UK deportation decision to Rwanda appealed as prince sparks row


Opponents of the British government’s plan to deport migrants to Rwanda are preparing for an appeal court hearing on Monday amid political backlash following reports that Prince Charles privately called the policy of « appalling ».

A coalition of groups including immigration rights campaigners and civil servants unions will ask the London Court of Appeal to overturn a lower court ruling allowing the first deportation flight to go ahead as planned on Tuesday .

Prime Minister Boris Johnson’s Conservative government announced plans in April to send undocumented migrants to Rwanda, where their claims for asylum in the East African country would be processed. If successful, these migrants would stay in Rwanda. Britain has paid Rwanda 120 million pounds ($158 million) in advance and will make additional payments depending on the number of people deported.

The scheme aims to discourage migrants from risking their lives crossing the English Channel in small boats after an increase in such journeys in the past two years. But human rights groups say the policy is illegal, inhumane and will only amplify the risks for migrants.

The debate filled the British media over the weekend after The Times of London reported that an unidentified person had heard Prince Charles voice his opposition to the policy « several times » in private conversations.

« He said he thought the government’s whole approach was appalling, » the newspaper quoted the source as saying.

Charles’ office, Clarence House, declined to comment on « anonymous private conversations », but stressed the prince remained « politically neutral ».

Charles’ comments are problematic as he is the heir to the throne and the British monarch is meant to stay above the political fray.

The reported conversations raise concerns about whether Charles can be a neutral monarch after a lifetime of speaking out on issues ranging from ocean plastic to architectural preservation. Charles, 73, has taken an increasingly central role in recent months as health problems have limited the activities of Queen Elizabeth II, his 96-year-old mother.

The comments sparked a storm in British newspapers, with the Daily Express warning the Prince of Wales: “Stay out of politics Charles! The Mail on Sunday said: ‘We won’t back down from Rwanda, Charles.

Johnson’s government shows no signs of changing course.

Northern Ireland Secretary Brandon Lewis, who represented the government on Britain’s Sunday morning TV programmes, vigorously defended the plan, saying the UK government wanted to disrupt the business model for smugglers.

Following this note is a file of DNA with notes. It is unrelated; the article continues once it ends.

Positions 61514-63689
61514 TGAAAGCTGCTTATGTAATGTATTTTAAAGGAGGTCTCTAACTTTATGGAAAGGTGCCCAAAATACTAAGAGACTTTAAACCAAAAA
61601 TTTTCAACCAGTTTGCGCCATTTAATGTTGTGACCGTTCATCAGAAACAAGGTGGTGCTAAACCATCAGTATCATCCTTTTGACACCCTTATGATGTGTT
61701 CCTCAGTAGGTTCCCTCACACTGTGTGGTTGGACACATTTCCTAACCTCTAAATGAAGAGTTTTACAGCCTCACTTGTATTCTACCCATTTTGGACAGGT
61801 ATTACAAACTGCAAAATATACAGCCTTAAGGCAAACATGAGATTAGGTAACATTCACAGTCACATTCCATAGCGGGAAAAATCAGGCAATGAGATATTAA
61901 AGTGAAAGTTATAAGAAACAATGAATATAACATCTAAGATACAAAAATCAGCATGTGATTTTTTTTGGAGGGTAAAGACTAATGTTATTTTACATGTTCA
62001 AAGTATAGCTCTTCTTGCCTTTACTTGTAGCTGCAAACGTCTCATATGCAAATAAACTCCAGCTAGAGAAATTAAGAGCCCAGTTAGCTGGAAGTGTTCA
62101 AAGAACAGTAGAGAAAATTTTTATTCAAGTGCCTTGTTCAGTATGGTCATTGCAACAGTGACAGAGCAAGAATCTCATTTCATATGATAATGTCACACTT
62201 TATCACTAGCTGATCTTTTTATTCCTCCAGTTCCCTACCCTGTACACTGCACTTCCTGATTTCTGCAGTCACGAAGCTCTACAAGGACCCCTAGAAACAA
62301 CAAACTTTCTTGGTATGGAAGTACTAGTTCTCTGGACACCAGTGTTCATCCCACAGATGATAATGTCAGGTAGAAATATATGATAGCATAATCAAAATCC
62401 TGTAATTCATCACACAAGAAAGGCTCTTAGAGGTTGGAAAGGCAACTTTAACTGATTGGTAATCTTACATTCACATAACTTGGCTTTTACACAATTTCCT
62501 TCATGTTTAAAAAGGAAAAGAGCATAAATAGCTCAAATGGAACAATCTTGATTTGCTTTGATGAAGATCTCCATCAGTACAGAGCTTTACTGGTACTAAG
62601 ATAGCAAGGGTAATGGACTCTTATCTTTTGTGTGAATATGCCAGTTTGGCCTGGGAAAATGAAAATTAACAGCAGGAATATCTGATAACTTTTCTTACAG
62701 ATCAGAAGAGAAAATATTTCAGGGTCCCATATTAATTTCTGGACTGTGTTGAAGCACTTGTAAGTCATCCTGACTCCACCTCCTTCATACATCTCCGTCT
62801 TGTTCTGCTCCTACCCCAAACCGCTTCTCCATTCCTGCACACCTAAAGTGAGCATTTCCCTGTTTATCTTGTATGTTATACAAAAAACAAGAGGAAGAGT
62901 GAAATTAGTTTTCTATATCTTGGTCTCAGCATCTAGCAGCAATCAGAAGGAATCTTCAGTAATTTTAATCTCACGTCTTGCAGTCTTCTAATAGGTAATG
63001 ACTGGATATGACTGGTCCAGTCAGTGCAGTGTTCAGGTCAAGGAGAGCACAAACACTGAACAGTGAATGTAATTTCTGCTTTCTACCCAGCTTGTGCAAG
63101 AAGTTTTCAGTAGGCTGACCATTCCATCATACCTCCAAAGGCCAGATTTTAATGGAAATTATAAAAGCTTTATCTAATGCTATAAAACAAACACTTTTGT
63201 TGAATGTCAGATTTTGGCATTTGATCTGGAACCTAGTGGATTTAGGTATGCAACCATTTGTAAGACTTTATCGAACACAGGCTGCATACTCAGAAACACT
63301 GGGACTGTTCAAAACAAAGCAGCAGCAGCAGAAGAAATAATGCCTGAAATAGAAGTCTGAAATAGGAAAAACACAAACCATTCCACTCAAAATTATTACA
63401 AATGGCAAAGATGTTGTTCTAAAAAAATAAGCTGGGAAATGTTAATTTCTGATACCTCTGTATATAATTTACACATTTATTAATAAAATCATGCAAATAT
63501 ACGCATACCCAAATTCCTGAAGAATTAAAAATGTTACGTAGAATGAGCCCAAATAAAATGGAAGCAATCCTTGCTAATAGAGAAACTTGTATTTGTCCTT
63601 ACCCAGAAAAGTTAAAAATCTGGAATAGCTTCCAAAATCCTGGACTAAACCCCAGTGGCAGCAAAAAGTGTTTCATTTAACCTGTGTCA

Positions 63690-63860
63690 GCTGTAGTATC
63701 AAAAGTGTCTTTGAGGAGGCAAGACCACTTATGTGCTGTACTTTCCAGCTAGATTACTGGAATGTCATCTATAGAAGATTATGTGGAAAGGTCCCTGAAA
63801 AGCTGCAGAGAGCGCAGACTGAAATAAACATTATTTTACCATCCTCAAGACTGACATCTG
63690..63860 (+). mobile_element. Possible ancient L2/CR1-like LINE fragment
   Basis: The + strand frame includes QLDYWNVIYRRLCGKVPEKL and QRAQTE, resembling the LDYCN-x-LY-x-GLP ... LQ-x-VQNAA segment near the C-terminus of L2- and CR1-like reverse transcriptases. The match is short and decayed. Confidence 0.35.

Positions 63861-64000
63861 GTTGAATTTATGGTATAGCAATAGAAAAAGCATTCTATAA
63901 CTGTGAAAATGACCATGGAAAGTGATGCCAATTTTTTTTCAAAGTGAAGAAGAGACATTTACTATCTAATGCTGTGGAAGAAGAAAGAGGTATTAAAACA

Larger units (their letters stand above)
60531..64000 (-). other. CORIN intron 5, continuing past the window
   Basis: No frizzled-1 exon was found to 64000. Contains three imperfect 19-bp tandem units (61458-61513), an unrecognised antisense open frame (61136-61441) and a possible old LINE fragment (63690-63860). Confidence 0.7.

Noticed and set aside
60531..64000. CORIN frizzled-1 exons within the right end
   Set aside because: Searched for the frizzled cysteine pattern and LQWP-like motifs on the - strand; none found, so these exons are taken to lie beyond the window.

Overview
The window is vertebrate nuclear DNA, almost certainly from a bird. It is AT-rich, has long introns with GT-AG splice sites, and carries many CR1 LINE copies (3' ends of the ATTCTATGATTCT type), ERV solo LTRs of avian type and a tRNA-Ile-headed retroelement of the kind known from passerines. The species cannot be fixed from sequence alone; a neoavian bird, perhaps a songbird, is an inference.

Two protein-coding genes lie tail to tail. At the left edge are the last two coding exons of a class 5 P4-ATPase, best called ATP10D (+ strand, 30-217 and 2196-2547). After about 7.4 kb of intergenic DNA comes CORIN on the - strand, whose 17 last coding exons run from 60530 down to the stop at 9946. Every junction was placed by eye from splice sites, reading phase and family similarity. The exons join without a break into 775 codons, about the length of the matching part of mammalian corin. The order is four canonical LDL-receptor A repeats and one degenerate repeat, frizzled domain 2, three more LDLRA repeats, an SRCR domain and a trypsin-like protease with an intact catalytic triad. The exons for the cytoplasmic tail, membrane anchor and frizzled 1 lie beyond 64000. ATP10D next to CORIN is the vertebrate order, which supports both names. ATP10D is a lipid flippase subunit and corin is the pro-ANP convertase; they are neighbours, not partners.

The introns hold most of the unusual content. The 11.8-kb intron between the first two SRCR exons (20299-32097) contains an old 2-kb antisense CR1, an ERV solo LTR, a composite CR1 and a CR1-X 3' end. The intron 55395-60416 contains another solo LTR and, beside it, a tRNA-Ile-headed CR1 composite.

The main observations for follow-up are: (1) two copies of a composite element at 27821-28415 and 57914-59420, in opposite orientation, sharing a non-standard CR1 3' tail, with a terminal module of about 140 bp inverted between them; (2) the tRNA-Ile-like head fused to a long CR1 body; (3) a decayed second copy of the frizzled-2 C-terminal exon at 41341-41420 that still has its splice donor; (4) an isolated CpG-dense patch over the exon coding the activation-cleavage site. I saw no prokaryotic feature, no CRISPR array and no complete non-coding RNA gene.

« The reality is that this is a policy that will pay off – to ensure modern slavery and these smugglers know their criminal ways will be destroyed, » he told Sky News.

More than 28,500 people entered Britain on small boats last year, up from 1,843 in 2019, according to government statistics. The risk of such crossings was highlighted on November 24, when 27 people died after their inflatable boat sank in waters between Britain and France.

The Interior Ministry, the agency that oversees border enforcement, launched its own defense of the policy on Sunday, posting comments from a Rwandan government spokesman on social media.

« This is about protecting and ensuring the well-being and development of migrants and Rwandans in Rwanda, » Rwandan spokeswoman Yolande Makolo said.

A High Court judge in London on Friday rejected a request by opponents of the plan to block British asylum flights to Rwanda until the court has ruled on the illegality of the scheme. The ruling allows the thefts to begin even as the wider legal challenge progresses.

That decision has been appealed to the Court of Appeal, which will hear the motion on Monday.

Government lawyer Mathew Gullick said Friday that 37 people were originally scheduled to be on Tuesday’s flight, but six had their deportation orders overturned. The government still intends to carry out the theft, he said.

The government has not provided details of those selected for deportation, but refugee groups say they include people fleeing Syria and Afghanistan.

Rwanda already hosts tens of thousands of refugees. Competition for land and resources contributed to ethnic and political tensions that culminated in the 1994 Rwandan genocide, in which more than 800,000 ethnic Tutsis and the moderate Hutus who tried to protect them were killed.

President Paul Kagame’s government has made significant economic progress since the genocide, but critics say it has come at the cost of heavy political repression.

The UN refugee agency has opposed Britain’s plans, saying it is an effort to export the country’s legal obligations to grant asylum to those seeking a safe haven.

“People fleeing war, conflict and persecution deserve compassion and empathy,” said Gillian Triggs, UNHCR Deputy High Commissioner for Protection. « They should not be traded like commodities and taken abroad for processing. »


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